Salva Kiir did not put in much weight on behalf of the Nuba to speed up the formation of integrated forces or to make sure federal funds for development of South Kordofan were released according to the CPA. Governor Ismael Khamis found no way out of the dillema all alone: there was no cooperation with the NCP; the population complained about the lack of improvement in their situation and the IDPs did not return.
Yet at the rotation of the Governor Salva Kiir nominated Ismael Khamis to stay on as Deputy Governor, in spite of widespread perception among the Nuba that Khamis had failed during his time in office. Only when the SPLA Nuba publicly voiced their rejection of Ismael Khamis' nomination did Salva Kiir change his nomination in favor of Daniel Kodi.
Tentatively looking for cooperation
Being a more experienced politician than Ismael Khamis, Daniel Kodi was expected to deal efficiently with the NCP and to persuade Salva Kiir to become more closely involved in the developments in South Kordofan. Kiir did assist Deputy Governor Daniel Kodi financially to enable him to make a grand entree in Kadugli in September 2007, but gave him little public support in the following period.
The optimism surrounding Daniel Kodi's arrival in Kadugli did not last very long. It soon became clear that he would not suddenly change things around and in December 2007, tensions in Abyei were rising, bringing back distrust and fear of escalation. In April 2008, Daniel Kodi called for a boycot of the national census, citing insecurity and the slow return of IDPs as the main reasons.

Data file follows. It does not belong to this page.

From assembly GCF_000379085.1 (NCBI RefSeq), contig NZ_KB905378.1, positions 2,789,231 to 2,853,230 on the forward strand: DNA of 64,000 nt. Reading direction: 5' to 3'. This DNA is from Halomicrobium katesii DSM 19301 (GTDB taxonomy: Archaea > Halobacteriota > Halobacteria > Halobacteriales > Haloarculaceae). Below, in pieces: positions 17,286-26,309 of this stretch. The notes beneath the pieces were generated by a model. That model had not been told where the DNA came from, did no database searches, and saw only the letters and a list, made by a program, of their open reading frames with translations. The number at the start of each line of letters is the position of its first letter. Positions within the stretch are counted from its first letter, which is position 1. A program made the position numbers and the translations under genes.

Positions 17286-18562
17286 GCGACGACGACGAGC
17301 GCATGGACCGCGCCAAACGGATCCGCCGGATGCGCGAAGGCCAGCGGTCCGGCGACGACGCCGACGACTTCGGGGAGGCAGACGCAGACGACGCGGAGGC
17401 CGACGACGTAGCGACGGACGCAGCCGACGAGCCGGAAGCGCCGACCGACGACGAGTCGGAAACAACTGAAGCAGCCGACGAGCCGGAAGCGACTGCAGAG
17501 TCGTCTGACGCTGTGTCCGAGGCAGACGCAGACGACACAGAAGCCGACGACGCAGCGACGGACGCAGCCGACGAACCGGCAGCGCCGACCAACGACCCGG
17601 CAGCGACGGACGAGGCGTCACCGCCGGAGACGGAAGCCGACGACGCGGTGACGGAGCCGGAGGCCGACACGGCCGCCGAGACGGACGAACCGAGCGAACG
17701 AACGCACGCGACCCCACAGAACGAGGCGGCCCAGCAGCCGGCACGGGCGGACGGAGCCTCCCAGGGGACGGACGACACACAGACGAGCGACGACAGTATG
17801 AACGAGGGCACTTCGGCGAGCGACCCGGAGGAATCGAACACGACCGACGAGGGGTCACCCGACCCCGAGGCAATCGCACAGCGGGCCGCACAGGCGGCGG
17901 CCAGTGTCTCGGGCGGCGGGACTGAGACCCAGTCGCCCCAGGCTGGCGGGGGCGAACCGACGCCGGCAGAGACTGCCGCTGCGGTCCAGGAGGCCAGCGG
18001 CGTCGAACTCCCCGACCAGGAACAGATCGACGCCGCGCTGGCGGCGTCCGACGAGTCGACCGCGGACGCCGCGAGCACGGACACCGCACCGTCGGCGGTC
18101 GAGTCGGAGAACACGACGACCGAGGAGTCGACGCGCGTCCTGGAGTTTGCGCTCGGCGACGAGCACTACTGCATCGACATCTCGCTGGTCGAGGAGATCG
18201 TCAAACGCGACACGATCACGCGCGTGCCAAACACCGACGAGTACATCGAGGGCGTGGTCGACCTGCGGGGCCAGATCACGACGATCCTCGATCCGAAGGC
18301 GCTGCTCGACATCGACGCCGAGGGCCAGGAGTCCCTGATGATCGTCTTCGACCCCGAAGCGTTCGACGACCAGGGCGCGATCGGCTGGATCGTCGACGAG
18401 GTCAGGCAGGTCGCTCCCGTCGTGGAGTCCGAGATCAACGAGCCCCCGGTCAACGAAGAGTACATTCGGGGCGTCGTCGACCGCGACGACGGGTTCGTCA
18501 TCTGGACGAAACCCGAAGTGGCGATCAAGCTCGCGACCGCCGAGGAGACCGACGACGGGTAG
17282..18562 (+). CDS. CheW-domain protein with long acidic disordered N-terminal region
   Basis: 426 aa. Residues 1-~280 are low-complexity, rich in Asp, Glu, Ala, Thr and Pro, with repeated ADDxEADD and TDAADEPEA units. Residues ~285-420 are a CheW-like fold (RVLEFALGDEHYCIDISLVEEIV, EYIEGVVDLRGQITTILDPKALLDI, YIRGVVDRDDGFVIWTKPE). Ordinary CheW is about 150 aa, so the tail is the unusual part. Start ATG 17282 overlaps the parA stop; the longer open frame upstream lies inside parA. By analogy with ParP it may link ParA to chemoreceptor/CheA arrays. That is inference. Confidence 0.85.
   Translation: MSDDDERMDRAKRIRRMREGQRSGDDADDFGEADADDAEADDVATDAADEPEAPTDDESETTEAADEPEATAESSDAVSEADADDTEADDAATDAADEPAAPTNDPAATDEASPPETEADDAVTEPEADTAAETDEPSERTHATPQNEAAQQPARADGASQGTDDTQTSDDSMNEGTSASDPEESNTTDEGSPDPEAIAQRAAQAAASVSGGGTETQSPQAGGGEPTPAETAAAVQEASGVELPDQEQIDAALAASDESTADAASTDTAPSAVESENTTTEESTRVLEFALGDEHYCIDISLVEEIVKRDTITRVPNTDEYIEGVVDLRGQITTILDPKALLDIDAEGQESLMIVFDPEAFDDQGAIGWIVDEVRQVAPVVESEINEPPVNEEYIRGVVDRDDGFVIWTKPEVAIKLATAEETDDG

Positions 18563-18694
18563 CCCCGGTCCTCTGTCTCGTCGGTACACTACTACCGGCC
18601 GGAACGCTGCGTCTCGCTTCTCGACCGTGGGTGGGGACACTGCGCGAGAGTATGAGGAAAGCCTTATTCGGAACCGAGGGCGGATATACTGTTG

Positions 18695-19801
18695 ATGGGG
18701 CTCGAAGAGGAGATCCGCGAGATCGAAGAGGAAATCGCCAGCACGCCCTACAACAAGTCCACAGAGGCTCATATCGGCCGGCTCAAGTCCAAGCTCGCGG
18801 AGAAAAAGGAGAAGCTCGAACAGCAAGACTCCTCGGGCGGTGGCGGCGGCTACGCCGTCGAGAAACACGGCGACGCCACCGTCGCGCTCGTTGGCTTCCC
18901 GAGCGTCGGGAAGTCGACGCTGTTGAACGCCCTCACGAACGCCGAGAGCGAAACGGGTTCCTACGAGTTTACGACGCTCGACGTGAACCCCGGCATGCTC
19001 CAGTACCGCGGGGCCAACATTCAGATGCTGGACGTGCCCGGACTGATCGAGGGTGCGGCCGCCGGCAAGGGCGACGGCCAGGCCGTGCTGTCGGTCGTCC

It took untill August 2008, for the first signs to appear that something had changed in South Kordofan after all. SPLM and NCP announced the start of administrative integration and progress was made on the integration of the police forces in the state. In the State Assembly laws were being discussed and passed, and for a little while it looked as if the Nuba SPLM had chosen for cooperation.
Then the Governor Omer Suleiman dismissed the SPLM Minister of Finance, and the momentum was lost again. (The ongoing dispute over the finance ministry is another example that Salva Kiir does not rush in to help his allies in South Kordofan. The SPLM committee of investigation he announced two months ago has yet to be formed.)
Renewed attention from the international community
A number of governments and organisations had been sympathetic to the case of the SPLM Nuba during the war and it was largely due to their joint effort that the 2002 cease fire came about. Since 2005, however, most of them have been focusing on the conflict in Darfur, paying less attention to developments in South Kordofan.
Rising tensions in Abyei made everyone aware that proper implementation of the CPA is essential to reach a more lasting solution in Sudan. And the SPLM and SPLA Nuba had a chance to voice their frustrations and concerns in the Small Arms Survey and the International Crisis Group reports released in August and October 2008.